# Explanations¶

This section clarifies particular topics.

## Type checking¶

IDP-Z3 performs a static type check of the statements in each theory and structure block. It determines the type of each sub-expression, and checks that this type is expected where the sub-expression occurs.

Declaring a subset of integers can not be done as follows.

```vocabulary V {
type row
c: -> row
}
theory { c() < 3. }
structure S1:V { row := {1..5}. }
structure S2:V { row := {A, B, C}. }
```

IDP-Z3 does not accept the theory because it cannot infer that `c()` is a number in `c() < 3.`. Indeed, it depends on whether S1 or S2 is used.

If `row` is intended to be a set of integers that can be used in arithmetic expressions, it should be declared in the vocabulary as a subset of `Int`:

```row: Int -> Bool
```

At some point, we may decide that the elements of `type row := {1..5}` are identifiers that may not participate in arithmetic expressions.

## Type inference in quantifications¶

It is often convenient to omit the type of variables in quantifications and aggregates, e.g.,

```! p: 0 =< age(p).
```

It is also customary to use evocative names for variables, e.g., to use `p` for a variable ranging over persons, or `col` for a variable ranging over a set of columns. By extension, one would also consider `p1, p2` as variables ranging over persons.

Therefore, we recommend knowledge engineers to declare variables in the vocabulary, e.g.,

```var p in Person
var col in Column
```

This allows IDP-Z3 to properly infer the type of `p` in our example above. IDP-Z3 also uses the variable declaration to infer the type of variables `p1`, `p2`, …, e.g., in `? p1, p2: married(p1, p2).` (the variable declaration in the vocabulary cannot end with a number)

Note that the variable declaration is only used when the type is not given in the quantification. In `! p in Column: ...`, `p` ranges over the set of Columns, even if variable `p` is declared differently in the vocabulary.

Note also that `! p, c in Col: ..` raises an error because `p` is ambiguous: is it a Person or a Col ?

## Recursive datatypes¶

A recursive data type is a datatype whose constructor accepts arguments of the type being declared. An idiomatic example is a list of Int:

```type List := constructed from {nil, cons(car:Int, cdr: List)}
```

Note that this List only contains Int. A different type declaration must be used for lists of other types (with different constructors).

A list `[1, 2, 3]` can be constructed as follows:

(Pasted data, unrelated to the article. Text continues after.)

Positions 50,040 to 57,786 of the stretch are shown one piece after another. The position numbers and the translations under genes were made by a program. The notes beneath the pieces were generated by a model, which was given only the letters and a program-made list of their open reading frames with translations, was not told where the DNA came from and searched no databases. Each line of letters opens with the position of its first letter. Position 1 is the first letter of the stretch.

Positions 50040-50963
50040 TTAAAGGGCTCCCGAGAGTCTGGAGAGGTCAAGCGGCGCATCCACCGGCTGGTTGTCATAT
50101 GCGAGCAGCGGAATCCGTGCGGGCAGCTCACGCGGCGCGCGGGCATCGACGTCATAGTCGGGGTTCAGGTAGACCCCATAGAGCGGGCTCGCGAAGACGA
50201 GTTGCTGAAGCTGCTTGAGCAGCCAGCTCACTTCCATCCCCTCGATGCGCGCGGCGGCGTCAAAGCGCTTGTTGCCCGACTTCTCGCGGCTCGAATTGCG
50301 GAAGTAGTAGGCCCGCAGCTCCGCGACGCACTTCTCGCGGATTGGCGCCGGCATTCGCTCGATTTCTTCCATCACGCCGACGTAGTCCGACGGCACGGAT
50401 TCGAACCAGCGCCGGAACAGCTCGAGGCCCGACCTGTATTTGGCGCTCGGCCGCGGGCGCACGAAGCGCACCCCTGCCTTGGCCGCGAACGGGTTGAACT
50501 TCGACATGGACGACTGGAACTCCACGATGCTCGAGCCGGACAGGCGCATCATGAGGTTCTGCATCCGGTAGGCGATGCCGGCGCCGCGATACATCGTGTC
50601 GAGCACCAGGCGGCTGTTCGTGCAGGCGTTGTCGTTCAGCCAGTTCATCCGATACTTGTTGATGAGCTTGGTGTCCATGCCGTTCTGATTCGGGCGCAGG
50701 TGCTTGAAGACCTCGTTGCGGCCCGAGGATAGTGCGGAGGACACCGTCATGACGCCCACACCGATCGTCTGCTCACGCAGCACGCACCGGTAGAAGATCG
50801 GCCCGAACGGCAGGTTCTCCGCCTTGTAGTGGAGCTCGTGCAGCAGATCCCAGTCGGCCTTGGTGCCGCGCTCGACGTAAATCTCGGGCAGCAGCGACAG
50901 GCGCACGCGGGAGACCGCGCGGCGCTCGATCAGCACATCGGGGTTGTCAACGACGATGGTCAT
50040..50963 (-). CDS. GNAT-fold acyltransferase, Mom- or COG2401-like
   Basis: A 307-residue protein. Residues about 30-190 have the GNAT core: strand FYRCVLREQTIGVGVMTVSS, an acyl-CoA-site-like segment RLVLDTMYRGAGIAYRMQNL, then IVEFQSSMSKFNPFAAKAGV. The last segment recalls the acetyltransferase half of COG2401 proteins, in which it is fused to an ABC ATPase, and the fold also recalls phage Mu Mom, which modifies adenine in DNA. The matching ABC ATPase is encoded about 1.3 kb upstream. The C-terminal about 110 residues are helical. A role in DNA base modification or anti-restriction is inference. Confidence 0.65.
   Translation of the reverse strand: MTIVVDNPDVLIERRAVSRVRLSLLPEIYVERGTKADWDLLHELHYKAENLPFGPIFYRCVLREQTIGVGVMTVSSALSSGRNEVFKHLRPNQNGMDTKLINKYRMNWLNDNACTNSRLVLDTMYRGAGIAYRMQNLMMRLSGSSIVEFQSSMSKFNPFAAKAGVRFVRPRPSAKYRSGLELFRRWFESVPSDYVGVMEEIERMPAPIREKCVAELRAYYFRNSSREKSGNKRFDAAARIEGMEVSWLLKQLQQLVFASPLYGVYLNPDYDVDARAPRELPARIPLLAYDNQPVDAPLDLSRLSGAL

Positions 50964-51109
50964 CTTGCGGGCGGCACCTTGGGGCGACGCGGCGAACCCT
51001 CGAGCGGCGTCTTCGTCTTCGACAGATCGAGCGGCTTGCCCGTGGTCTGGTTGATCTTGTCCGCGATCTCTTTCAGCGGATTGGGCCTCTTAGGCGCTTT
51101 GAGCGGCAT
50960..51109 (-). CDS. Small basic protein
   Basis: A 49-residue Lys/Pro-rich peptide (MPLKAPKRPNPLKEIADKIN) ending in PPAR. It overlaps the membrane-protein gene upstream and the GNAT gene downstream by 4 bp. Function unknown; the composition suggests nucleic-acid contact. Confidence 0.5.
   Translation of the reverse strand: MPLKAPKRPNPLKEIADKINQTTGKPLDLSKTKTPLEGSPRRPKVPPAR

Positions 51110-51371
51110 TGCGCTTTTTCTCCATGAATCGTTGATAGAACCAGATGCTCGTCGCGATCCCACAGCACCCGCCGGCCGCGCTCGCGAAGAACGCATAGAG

```cons(1, cons(2, cons(3, nil)))
```

The length of the list can be computed using a recursive definition:

```len: (List) -> Int // in vocabulary block

// in definition block
{ (recursive)
len(nil) = 0.
! x in List: len(x) = len(cdr(x))+1 <- is_cons(x).
}
```

The `(recursive)` keyword is required to avoid non-terminating model search on satisfiable theories. Model search for an unsatisfiable theory with recursive definitions usually do not terminate, as the reasoning engine considers ever longer lists. This prevents the use of recursive datatypes for propagation and explanation problems, and thus in the Interactive Consultant.

Recursive datatypes and recursive definitions are natively supported by the Z3 solver that powers the IDP-Z3 reasoning engine.

Here is a definition of `membership`:

```member: Int * List -> Bool // in vocabulary block

{ (recursive)
! x in Int, l in List: member(x,l) <- is_cons(l) & car(l)=x.
! x in Int, l in List: member(x,l) <- is_cons(l) & member(x, cdr(l)).
}
```

A definition can be used to express that the numbers in a list are positive.

```positive: List -> Bool
l: () -> List

{ (recursive)
! x in List: positive(x) <- is_nil(x).
! x in List: positive(x) <- is_cons(x) & 0 < car(x) & positive(cdr(x)).
}
positive(l()).
```

(At some point, we might provide a generic List type, with quantification over the list: `! x in l(): 0 < x.`.)

Here is a complete code example, to find a list of 2 positive Integers that are in increasing order, and containing 1 and 2:

```vocabulary V {
type List1 := constructed from {nil1, cons1(car1:Int, cdr1: List1)}
a: () -> List1
len1: List1 -> Int
increasing, positive: List1 -> Bool
member: Int*List1 -> Bool
}

theory T:V {

{ (recursive)
len1(nil1) = 0.
! x in List1: len1(x) = len1(cdr1(x))+1 <- is_cons1(x). }

// between 1 and 2
{ (recursive)
! x in List1: positive(x) <- is_nil1(x).
! x in List1: positive(x) <- is_cons1(x) & 0<car1(x)<3 & positive(cdr1(x)).
}

{ (recursive)
! l in List1, x in Int: member(x,l) <- is_cons1(l) & car1(l)=x.
! x in Int, l in List1: member(x,l) <- is_cons1(l) & member(x, cdr1(l)).
}

{ (recursive)
! x in List1: increasing(x) <- x = nil1.
! x in List1: increasing(x) <- is_cons1(x) & is_nil1(cdr1(x)).
! x in List1: increasing(x) <- is_cons1(x) & increasing(cdr1(x))
& is_cons1(cdr1(x)) & car1(x) < car1(cdr1(x)).}

len1(a()) = 2.  //a() has 2 elements
positive(a()).  // the elements in a() are positive
increasing(a()). // the elements in a() are increasing
member(1, a()) | member(2, a()).  // 1 and 2 are elements in a()
}

procedure main() {
print(Theory(T).sexpr())
pretty_print(model_expand(T, max=1, sort=True))
}
```

Its output is:

```Model 1
==========
a := cons1(1, cons1(2, nil1)).
```